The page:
Fourth Point: ETAs Interact With Their Communities

April 18th, 2017

Besides working as cultural ambassadors through Fulbright, their schools, and homestay families, Fulbright Korea ETAs work within their communities. These activities, commonly referred to as “fourth points” (the fourth responsibility after schools, homestay families, and Fulbright) are a way for Fulbright grantees to get to know Koreans while having fun and engaging with Korean culture. From making traditional Korean crafts and practicing calligraphy to joining a volleyball league and taekwondo dojang, there is a huge range of “fourth points.”    The following paragraphs are a glimpse into several ways Fulbright grantees are interacting with their communities in their free time.


Rebecca Bower, Uiseong

I started playing volleyball as an extra-curricular activity during the second semester of my first grant year. Prior to joining the club, I struggled to form friendships with co-workers outside of my English office. After joining the club, which consisted of both teachers from my school, as well as other local elementary schools, my friendships suddenly exploded. Teachers who were too shy to even look at me before became more eager to talk to me. Some of the teachers have become close friends of mine, so now that I’m in my second grant-year we have been doing other things together like weight lifting, basketball and swimming. I’ve also been able to join a second club in another city, where I have been able to make more friends. Volleyball is the catalyst that elevated my first grant year, and continues to be the highlight of my life in Korea now that I’m in my second grant year.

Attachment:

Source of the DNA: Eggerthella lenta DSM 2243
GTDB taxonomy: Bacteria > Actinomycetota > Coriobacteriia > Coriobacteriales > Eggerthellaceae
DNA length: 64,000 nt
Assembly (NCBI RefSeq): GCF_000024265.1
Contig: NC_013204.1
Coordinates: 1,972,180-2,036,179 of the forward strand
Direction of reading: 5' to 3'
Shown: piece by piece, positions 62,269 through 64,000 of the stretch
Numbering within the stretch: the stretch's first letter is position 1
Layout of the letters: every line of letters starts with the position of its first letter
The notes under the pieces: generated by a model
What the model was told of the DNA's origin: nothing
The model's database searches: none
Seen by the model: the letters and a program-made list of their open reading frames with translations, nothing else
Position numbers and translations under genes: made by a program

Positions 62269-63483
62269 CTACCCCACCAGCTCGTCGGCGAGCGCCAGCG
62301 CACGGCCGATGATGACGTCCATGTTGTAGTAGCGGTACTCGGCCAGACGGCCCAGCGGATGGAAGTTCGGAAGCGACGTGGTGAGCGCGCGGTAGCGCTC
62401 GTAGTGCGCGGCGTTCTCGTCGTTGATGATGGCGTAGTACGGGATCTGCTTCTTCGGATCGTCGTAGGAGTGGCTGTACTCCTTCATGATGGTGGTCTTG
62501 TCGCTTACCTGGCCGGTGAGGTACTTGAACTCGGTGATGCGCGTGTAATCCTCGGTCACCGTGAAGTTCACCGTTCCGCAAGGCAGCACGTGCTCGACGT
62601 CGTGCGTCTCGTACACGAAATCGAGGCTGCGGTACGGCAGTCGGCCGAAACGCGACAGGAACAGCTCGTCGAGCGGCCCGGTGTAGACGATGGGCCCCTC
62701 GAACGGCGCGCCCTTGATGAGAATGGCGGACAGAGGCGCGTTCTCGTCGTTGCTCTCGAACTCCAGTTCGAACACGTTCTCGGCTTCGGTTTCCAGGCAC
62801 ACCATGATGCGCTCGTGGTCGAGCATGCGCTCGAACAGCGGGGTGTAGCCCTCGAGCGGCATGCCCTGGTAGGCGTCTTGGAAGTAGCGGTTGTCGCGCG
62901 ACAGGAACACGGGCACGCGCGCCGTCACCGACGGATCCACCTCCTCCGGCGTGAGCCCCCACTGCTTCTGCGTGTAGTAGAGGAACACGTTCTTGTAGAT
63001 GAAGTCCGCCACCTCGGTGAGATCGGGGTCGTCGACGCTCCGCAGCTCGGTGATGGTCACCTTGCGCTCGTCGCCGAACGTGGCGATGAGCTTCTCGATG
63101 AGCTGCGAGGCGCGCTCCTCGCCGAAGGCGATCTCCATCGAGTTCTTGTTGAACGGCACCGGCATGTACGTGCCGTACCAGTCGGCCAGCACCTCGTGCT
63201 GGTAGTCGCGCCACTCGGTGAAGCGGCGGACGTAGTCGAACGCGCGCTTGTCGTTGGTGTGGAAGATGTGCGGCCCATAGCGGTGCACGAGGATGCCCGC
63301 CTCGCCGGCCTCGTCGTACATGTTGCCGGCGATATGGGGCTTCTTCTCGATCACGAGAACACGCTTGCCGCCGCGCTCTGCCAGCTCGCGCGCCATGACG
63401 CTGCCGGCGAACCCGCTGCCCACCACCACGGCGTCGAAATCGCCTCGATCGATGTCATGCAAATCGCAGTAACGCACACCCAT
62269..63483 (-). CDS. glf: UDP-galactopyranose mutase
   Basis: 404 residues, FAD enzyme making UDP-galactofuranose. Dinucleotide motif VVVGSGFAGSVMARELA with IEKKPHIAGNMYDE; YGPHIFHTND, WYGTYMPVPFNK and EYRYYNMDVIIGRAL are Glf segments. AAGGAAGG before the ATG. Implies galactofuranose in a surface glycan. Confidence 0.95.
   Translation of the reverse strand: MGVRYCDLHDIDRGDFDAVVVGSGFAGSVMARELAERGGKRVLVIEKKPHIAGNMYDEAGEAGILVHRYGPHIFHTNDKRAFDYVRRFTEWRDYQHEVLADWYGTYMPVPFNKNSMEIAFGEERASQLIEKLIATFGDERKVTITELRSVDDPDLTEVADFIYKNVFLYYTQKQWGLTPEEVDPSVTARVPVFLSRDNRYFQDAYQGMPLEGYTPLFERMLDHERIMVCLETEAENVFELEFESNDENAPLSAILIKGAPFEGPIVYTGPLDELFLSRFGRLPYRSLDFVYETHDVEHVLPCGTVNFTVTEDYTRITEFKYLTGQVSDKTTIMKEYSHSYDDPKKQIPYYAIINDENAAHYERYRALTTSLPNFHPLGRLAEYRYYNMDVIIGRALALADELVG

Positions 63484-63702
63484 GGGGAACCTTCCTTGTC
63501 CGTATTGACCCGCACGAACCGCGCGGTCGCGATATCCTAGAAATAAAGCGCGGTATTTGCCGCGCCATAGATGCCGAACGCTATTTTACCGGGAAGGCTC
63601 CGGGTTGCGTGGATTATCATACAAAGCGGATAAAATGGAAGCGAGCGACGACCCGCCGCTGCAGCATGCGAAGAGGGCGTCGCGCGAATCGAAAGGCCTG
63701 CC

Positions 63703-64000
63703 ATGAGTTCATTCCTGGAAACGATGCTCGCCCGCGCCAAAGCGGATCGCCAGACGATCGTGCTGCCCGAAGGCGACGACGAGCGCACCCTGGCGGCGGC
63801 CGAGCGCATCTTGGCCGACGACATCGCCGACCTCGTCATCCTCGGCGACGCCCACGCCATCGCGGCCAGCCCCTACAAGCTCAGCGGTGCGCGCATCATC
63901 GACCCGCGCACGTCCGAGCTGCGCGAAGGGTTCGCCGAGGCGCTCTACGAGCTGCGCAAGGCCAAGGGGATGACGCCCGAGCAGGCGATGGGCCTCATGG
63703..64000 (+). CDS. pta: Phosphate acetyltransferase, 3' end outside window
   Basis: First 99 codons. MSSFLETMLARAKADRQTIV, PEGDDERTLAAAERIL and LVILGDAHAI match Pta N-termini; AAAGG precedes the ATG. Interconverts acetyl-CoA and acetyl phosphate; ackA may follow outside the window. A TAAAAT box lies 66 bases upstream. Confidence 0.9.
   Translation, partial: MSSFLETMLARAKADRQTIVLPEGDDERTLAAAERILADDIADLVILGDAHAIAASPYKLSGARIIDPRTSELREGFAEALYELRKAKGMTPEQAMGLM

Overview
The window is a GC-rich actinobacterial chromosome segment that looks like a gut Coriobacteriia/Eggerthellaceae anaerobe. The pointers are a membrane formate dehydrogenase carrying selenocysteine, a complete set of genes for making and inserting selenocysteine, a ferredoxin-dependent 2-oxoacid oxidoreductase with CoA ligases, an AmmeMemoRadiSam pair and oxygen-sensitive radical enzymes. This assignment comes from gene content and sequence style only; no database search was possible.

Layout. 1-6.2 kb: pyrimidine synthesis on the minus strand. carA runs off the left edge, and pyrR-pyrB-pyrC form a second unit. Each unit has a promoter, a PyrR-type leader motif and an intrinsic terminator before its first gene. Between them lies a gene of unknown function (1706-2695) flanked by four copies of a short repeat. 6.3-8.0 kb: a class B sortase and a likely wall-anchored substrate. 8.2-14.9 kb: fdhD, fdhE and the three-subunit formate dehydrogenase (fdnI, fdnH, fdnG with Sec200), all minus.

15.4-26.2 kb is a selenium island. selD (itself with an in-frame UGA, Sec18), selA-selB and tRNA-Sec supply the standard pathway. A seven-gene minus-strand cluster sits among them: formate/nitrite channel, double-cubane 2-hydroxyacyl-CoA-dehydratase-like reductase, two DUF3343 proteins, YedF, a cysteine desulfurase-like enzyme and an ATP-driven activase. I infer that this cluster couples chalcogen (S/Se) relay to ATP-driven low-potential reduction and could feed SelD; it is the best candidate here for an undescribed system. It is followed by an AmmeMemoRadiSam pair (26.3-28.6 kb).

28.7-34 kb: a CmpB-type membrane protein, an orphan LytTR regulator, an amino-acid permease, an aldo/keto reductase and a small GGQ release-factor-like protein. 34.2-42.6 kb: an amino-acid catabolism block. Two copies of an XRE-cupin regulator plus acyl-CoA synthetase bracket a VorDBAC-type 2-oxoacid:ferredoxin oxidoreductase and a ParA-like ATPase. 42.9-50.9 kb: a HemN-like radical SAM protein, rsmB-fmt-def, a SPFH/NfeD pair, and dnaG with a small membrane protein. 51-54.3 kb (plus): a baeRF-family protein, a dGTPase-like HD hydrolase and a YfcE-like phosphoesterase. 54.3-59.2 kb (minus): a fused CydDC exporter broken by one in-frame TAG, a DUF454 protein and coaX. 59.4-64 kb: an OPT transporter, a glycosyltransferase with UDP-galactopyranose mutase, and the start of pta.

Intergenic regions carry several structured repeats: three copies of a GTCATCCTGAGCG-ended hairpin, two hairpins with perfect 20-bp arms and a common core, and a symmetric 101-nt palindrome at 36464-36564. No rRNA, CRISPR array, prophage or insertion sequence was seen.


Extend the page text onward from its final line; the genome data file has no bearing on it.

Zack Horne, Gyeongju

When my host dad asked me if I wanted to learn a traditional Korean instrument, he failed to mention the cost – which I assure you was steeper than expected – until we were in the car on our way to our first lesson. Luckily for me, this was my second week in Gyeongju and I did not yet have a bank account, so I got to defer my cost to a later date! Despite that rocky start, learning the traditional Korean bamboo flute, or 대금, has been a fun and new experience for me! I am not a stranger to music, as I have played the violin since I was 11, but I also haven’t learned a new instrument since that violin! I had totally forgotten how simultaneously fun and frustrating learning an instrument can be. It took me a good three lessons before I could even make a sound on the 대금. While progress is slow and frustrating at times, learning the 대금 has been largely rewarding, and I feel that through this instrument I get a glimpse into one of Korea’s beautiful traditions. While this new instrument may be bamboo-zling (see what I did there?), I hope to keep learning and eventually bring this newfound talent back home to serenade the masses.